18F’s startup-friendly agile BPA hits first hurdle — a protest

A long-awaited contracting vehicle designed to help federal agencies buy agile development services has hit its first roadblock.

18F at GSALess than a month after the General Services Administration awarded 16 companies spots on the Agile Blanket Purchase Agreement — a pre-approved list of digital vendors — GSA confirmed to Nextgov it has received protests in connection with the deal.

Keep reading this article at: http://www.nextgov.com/cio-briefing/2015/09/18fs-startup-friendly-agile-bpa-hits-first-hurdle-protest/121223

Why federal CIO Tony Scott hates end-of-year IT spending spree

The end-of-the-year spending spree — in which agencies cram contract spending into the last quarter of the fiscal year — is a time-honored tradition in government contracting.  

And Tony Scott, one of the Obama administration’s top tech officials, hates it.

Tony Scott is the federal government's Chief Information Officer and administrator of OMB’s Office of Electronic Government and Information Technology.
Tony Scott is the federal government’s Chief Information Officer and administrator of OMB’s Office of Electronic Government and Information Technology.

Since being named the federal chief information officer in February, the former corporate IT exec with stints at VMware, Microsoft and Disney said he’s come to learn about the “use-it-or-lose-it” nature of federal IT funding that fuels the annual spending spike.

“That’s just a really bad way to run IT,” he said August 26, 2015 during a presentation at the Digital Government Institute’s 930Gov conference in Washington.

The end-of-the-year pressure drives agencies into “exactly the wrong behavior,” Scott said: more short-term, even frivolous, spending and less of a focus on longer-term investments.

Keep reading this article at: http://www.nextgov.com/cio-briefing/2015/08/federal-cio-tony-scott-hates-end-year-it-spending-spree/119696

Army tries to speed cyber acquisition process

The Army is trying to speed cyber-related acquisition by using a template known as the Information Technology Box.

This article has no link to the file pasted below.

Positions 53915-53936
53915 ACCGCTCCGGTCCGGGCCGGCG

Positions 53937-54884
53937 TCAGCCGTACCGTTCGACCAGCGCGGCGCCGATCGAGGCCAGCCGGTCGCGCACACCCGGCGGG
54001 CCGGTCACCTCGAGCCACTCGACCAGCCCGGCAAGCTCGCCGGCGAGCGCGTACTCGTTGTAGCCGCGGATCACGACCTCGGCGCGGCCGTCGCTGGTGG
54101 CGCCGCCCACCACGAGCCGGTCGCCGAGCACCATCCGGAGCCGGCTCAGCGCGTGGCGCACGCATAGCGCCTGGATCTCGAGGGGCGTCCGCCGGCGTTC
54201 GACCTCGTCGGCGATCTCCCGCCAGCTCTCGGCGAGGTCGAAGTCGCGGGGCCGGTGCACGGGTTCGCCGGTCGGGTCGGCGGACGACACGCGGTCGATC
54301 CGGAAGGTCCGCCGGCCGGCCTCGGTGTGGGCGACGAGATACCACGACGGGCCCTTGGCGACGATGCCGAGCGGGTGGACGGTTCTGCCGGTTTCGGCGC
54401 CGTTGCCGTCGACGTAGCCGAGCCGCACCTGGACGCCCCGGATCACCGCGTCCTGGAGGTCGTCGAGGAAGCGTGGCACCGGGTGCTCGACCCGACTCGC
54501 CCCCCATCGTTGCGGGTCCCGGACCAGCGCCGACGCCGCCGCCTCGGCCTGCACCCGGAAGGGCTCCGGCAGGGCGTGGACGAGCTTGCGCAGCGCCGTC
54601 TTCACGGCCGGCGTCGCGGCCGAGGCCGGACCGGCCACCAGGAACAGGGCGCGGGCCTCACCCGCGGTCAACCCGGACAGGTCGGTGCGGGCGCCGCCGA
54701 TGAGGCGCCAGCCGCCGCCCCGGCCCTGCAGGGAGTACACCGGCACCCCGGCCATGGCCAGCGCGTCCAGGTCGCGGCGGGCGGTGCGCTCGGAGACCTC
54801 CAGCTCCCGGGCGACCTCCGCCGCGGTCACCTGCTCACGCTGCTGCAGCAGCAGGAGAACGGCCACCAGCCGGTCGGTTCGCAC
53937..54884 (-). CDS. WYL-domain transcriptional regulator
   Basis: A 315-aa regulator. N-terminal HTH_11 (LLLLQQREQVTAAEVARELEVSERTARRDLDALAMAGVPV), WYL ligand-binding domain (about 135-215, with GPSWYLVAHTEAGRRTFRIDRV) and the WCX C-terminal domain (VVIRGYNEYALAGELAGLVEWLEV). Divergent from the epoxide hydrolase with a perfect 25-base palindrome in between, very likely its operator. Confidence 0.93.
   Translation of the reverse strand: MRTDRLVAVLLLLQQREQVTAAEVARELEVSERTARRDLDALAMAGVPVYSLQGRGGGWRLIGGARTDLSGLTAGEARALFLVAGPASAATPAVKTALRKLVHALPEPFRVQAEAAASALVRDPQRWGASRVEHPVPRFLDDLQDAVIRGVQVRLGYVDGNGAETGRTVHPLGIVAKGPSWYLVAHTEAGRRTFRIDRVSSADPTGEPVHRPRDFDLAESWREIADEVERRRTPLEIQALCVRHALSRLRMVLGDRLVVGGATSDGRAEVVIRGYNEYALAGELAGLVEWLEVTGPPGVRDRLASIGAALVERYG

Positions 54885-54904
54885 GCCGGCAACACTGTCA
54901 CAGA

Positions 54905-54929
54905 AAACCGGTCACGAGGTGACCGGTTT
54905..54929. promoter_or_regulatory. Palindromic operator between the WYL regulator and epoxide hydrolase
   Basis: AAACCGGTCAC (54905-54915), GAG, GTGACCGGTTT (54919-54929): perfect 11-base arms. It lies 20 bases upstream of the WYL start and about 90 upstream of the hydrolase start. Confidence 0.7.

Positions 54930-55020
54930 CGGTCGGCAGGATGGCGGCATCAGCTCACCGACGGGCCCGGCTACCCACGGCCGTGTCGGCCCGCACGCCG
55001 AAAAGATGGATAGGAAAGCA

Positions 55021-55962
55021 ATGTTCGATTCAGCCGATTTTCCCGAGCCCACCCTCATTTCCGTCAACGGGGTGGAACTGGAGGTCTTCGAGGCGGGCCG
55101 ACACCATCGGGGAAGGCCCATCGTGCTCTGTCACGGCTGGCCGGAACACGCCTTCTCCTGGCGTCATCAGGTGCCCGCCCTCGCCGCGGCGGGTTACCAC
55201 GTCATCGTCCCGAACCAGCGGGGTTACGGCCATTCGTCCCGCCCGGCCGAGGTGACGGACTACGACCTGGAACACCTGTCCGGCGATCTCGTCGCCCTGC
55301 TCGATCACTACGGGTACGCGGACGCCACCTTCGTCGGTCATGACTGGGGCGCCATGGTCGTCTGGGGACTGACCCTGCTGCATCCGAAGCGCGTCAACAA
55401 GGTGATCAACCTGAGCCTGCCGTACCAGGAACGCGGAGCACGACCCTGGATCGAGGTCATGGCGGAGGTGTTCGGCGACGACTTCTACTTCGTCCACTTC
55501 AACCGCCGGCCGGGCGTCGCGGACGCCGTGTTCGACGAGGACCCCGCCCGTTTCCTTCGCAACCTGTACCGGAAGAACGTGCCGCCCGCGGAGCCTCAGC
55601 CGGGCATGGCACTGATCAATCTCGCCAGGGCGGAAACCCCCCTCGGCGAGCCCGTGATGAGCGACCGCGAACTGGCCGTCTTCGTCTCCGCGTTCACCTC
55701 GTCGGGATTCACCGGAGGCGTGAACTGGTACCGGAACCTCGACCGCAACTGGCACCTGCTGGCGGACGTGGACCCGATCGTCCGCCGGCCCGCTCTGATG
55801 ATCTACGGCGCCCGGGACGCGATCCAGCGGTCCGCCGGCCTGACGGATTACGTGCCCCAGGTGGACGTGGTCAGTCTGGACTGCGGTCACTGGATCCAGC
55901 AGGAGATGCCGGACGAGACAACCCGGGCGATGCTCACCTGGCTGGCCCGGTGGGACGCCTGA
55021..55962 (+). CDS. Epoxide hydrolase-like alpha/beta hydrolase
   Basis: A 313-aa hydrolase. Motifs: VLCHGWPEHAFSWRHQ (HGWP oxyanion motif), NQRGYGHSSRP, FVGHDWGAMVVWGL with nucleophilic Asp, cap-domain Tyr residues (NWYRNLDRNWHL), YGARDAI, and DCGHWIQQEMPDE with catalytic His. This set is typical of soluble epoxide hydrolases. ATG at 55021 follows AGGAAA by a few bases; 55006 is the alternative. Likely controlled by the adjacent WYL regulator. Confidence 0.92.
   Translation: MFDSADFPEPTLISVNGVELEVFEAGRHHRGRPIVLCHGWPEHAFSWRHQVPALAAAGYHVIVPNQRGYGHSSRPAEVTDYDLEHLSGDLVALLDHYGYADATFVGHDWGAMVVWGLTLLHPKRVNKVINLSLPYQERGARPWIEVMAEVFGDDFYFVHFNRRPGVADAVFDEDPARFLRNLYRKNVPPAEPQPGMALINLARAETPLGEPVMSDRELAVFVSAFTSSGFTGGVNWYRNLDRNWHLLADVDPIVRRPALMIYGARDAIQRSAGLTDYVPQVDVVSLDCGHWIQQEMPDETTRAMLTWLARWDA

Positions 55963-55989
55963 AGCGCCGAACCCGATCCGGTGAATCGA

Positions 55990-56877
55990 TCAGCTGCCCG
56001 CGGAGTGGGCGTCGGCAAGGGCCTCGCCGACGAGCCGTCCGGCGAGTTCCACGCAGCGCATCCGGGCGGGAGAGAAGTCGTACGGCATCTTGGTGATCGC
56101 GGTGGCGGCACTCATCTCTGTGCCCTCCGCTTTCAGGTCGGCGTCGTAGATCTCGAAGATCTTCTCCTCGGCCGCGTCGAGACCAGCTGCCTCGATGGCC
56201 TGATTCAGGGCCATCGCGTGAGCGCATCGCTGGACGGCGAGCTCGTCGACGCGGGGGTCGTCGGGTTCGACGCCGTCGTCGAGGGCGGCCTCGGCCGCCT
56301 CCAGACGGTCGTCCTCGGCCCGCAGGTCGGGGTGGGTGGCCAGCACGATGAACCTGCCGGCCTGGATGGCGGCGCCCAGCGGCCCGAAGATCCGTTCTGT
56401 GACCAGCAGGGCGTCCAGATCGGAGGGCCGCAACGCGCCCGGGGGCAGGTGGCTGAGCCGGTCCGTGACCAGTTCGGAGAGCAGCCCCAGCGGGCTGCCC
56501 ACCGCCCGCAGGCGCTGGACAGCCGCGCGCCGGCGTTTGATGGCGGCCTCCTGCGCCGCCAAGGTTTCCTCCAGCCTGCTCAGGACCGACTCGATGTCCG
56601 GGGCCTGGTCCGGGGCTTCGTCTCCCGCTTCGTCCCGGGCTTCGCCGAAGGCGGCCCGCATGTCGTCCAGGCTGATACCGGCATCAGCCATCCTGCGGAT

Officials said the goal is to quickly supply soldiers with IT tools such as sensors, forensics and “insider threat discovery capabilities” in a matter of weeks rather than the months or years a traditional acquisition might take.

“Cyber doesn’t fit the traditional acquisition process that you would use to deliver a tank,” said Kevin Fahey, executive director of the Army’s System of Systems Engineering and Integration Directorate, in an article on the Army’s website.

IT Box Model

Keep reading this article at: http://fcw.com/articles/2015/08/27/army-cyber-acquisition.aspx

Can government be agile?

Agile is having a moment. With a promise of faster and better outcomes for everything from start-ups to the labyrinthine federal government approach to services procurement, the agile way is very much in the spotlight.

But along with this sudden fame comes the inevitable oversimplifications and forced contrasts, such as the supposed clash of the methodologies that pits agile against formal project management.

U.S. Digital ServiceThis is an artificial debate. The truth is that these two approaches can and do co-exist successfully. Project management is the application of knowledge, skills, tools, and techniques to project activities to meet the project requirements; agile allows teams to deliver projects piece-by-piece and make rapid adjustments as needed. Agile is not done in place of managing a project. Instead, it is frequently introduced as a way to speed up phases of a project.

TechFAR Handbook TOC 08.2015With its promise of a faster path to the right results and more satisfied customers – especially on complex projects – it’s no wonder that agile is a cornerstone of U.S. CIO Tony Scott’s mission to vastly improve customer satisfaction with federal technology services. This Agenda has already yielded such practical tools as the Digital Services Playbook—actually released and made public by Scott’s predecessor Todd Park—whose 13 plays from proven private sector best practices include Play 4, “Build the service using agile and iterative processes.” There is also the TechFAR Handbook, a helpful guide to flexibilities in the Federal Acquisition Regulation (FAR) that can make it easier for agencies to implement plays in the Playbook through acquisition.

Keep reading this article at: http://www.federaltimes.com/story/government/management/blog/2015/08/07/can-government-agile/31293553/

GSA pushes for new and improved acquisition tools

Chris Hamm, the director of the General Services Administration’s Federal System Integration and Management Center, said government contracting costs too much and takes too much time.

GSA logo“The process is incredibly costly to you and it’s incredibly costly to the government,” Hamm said at a recent contracting conference. “I think the entire system is broken.”

That is why GSA is pushing to use new tools, techniques and processes to make the solicitation and contracting processes easier, faster and cheaper — and contractors should be watching closely.

Keep reading this article at: http://www.federaltimes.com/story/government/acquisition/2015/07/17/gsa-pushes-new-improved-acquisition-tools/30079605/